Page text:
Regeneron has a winner in Dupixent and big sales hopes. So why are so few patients taking it?
One of the true biotech success stories, New York’s Regeneron has set its ambitions sky high with two blockbusters in their back pocket and some potential winners in the pipeline. But one of those bestsellers, immunology med Dupixent, hasn’t taken off quite as expected.
Despite more than three and a half years on the market and its parent companies’ pitch as a better biologic for eczema, IL-4 med Dupixent is still sitting at a meager 6% market share of its 2.2 million eligible patients in the US, Regeneron execs said on a fourth-quarter earnings call with analysts Friday.
The reason? Market education, Regeneron reckons — and there’s still a lot of work to be done.
In eczema, also known as atopic dermatitis, Regeneron and partner Sanofi have staked most of Dupixent’s growth potential as the first-to-market drug, but physicians and patients have taken a long time to catch on because there had been “so little for so long” in terms of treatment options, the New York drugmaker said. Those lack of prior options, in Regeneron’s telling, could mean patients and their specialists aren’t actively seeking therapies.
According to CEO Len Schleifer, Dupixent’s injectable formulation could also be partly to blame since patients view therapies like Dupixent as “more serious” than oral meds.
“There’s a lot of education that needs to be done,” he said. “There’s a long legacy that meds you can take by mouth are not as serious drugs as drugs you take by injection. Most sophisticated people are beginning to realize it’s the biologicals that are more targeted, more natural and less prone for off-target and on-target toxicities.”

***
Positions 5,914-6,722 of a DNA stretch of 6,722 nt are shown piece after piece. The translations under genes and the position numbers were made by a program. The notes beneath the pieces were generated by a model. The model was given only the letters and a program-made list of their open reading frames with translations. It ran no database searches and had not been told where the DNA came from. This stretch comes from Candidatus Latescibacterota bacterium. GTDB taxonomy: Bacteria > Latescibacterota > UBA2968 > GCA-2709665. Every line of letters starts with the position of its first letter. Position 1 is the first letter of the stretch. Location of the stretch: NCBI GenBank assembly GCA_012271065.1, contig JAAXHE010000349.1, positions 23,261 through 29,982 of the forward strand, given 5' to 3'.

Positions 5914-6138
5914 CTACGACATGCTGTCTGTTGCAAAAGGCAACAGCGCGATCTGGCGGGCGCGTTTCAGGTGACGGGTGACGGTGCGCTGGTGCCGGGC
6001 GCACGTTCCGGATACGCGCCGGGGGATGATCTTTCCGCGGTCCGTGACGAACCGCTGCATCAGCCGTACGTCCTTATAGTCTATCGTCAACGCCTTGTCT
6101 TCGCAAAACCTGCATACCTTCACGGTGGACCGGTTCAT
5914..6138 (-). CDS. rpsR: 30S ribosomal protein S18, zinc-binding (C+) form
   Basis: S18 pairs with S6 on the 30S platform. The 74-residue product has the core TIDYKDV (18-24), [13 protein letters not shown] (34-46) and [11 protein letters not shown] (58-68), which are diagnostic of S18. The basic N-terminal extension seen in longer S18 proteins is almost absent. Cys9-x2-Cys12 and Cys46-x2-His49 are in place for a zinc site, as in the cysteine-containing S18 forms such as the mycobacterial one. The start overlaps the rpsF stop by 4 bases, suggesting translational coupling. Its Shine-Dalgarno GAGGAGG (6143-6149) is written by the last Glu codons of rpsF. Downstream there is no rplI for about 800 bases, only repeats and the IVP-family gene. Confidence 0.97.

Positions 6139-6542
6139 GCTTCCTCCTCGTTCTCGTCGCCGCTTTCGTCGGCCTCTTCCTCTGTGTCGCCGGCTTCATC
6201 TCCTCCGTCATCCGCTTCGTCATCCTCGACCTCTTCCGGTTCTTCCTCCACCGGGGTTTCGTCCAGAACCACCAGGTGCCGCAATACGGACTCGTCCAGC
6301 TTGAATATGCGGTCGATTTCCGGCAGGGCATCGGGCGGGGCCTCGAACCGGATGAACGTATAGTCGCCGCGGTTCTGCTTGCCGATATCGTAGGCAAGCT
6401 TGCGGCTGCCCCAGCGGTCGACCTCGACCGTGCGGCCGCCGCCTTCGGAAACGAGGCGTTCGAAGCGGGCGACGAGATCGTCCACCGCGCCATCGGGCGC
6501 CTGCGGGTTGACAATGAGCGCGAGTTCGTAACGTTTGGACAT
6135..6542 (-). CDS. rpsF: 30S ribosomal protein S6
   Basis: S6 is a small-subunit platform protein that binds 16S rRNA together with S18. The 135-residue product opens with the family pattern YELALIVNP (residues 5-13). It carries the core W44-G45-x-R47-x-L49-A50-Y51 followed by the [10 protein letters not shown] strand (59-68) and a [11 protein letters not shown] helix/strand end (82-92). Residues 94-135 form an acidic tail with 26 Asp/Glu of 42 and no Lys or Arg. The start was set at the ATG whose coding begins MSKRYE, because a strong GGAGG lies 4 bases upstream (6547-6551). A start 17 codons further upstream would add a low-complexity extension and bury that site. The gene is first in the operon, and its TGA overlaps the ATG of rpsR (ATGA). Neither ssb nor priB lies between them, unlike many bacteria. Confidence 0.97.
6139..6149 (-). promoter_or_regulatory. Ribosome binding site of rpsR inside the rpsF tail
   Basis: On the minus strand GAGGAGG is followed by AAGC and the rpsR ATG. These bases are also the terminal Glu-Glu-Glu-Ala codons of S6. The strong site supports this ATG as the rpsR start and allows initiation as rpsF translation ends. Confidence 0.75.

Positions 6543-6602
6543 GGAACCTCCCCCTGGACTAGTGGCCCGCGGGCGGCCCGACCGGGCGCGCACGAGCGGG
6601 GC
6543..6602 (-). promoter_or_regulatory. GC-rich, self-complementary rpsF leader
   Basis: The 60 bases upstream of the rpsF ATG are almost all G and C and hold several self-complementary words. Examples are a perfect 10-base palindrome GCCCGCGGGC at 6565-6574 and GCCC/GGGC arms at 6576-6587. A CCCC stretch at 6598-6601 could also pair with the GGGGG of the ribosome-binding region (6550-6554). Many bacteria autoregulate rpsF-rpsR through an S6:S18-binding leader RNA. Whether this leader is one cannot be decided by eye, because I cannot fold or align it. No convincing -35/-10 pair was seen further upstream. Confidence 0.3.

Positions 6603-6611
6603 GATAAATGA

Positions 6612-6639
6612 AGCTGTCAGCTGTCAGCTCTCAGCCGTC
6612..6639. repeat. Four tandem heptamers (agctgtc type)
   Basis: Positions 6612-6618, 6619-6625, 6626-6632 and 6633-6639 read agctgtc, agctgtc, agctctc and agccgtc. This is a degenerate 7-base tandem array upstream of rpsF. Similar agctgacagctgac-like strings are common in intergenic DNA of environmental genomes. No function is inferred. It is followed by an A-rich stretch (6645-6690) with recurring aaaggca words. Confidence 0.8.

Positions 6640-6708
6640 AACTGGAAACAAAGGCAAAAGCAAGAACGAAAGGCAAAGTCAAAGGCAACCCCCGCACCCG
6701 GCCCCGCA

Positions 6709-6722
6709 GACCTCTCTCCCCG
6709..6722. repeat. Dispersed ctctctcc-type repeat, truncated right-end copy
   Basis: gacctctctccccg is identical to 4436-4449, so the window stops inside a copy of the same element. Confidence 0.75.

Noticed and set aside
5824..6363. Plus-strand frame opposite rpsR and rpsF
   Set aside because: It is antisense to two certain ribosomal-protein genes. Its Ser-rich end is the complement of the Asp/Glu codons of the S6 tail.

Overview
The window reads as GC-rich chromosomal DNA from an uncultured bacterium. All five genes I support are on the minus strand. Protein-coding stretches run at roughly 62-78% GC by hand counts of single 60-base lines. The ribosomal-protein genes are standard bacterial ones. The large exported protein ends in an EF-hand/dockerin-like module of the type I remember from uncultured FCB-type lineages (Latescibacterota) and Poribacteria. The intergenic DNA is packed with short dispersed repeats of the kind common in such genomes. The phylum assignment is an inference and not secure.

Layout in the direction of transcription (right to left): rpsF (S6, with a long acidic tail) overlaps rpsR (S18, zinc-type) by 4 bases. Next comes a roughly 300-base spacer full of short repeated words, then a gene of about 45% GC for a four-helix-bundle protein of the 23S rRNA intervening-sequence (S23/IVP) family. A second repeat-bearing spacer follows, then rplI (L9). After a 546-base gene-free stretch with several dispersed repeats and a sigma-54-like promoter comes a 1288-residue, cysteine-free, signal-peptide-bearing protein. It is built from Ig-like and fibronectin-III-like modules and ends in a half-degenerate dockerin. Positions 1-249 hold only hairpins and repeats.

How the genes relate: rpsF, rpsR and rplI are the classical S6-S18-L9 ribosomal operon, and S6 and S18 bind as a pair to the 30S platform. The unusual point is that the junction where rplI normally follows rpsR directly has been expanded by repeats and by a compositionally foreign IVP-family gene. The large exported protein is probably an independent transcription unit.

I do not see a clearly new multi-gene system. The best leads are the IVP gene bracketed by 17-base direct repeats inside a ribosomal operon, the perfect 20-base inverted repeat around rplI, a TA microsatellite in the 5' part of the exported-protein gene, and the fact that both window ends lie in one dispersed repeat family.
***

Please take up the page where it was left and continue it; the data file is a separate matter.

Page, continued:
Even still, with just 6% access, Dupixent is a blockbuster medicine — a fact that underscores its potential to drive Regeneron’s top line. The drug pulled more than $4 billion in sales in 2020 on a sparkling 75% growth clip, and Regeneron’s expecting big readouts in eosinophilic esophagitis and prurigo nodularis this year.
Driven by Dupixent’s growth and the continued success of anti-VEGF therapy Eylea, Regeneron posted $8.5 billion in sales in the year 2020 — a 29% growth rate that should go a long way to bolstering the drugmaker’s leaders’ high hopes for the future.
In early January, Regeneron’s board agreed to rework Schleifer and CSO George Yancopoulos’ bonus compensation, putting $1.4 billion on the table in future payouts if the drugmaker keeps the good times rolling.
Regeneron linked both execs’ future compensation to the cumulative share-price growth over five years with a three-year holding period after the performance-restricted stock units (PSU) fully vest. The board set tiered milestones for both executives’ possible awards with a target goal of 65.6% growth on Regeneron’s most recent closing share price prior to the vote of $478.30. Hitting that number on the nose would earn both Schleifer and Yancopoulos a cool $196.5 million each.
On the absolute high end — 140% share growth over five years at a 19.2% annual rate — both Schleifer and Yancopoulos would be due a whopping $713.3 million.